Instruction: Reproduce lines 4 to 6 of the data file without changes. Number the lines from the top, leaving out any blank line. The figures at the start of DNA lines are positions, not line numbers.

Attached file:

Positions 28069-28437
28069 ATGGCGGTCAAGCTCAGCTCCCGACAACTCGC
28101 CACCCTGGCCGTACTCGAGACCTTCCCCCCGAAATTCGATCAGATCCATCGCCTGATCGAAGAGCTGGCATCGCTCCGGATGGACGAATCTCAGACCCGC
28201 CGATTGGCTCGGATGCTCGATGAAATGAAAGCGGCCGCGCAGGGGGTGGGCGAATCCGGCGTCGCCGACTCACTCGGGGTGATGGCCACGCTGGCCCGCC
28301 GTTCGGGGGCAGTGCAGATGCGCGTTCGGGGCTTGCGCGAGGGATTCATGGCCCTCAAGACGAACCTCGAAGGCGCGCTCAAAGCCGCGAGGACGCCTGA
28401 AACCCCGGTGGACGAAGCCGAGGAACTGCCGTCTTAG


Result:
28201 CGATTGGCTCGGATGCTCGATGAAATGAAAGCGGCCGCGCAGGGGGTGGGCGAATCCGGCGTCGCCGACTCACTCGGGGTGATGGCCACGCTGGCCCGCC
28301 GTTCGGGGGCAGTGCAGATGCGCGTTCGGGGCTTGCGCGAGGGATTCATGGCCCTCAAGACGAACCTCGAAGGCGCGCTCAAAGCCGCGAGGACGCCTGA
28401 AACCCCGGTGGACGAAGCCGAGGAACTGCCGTCTTAG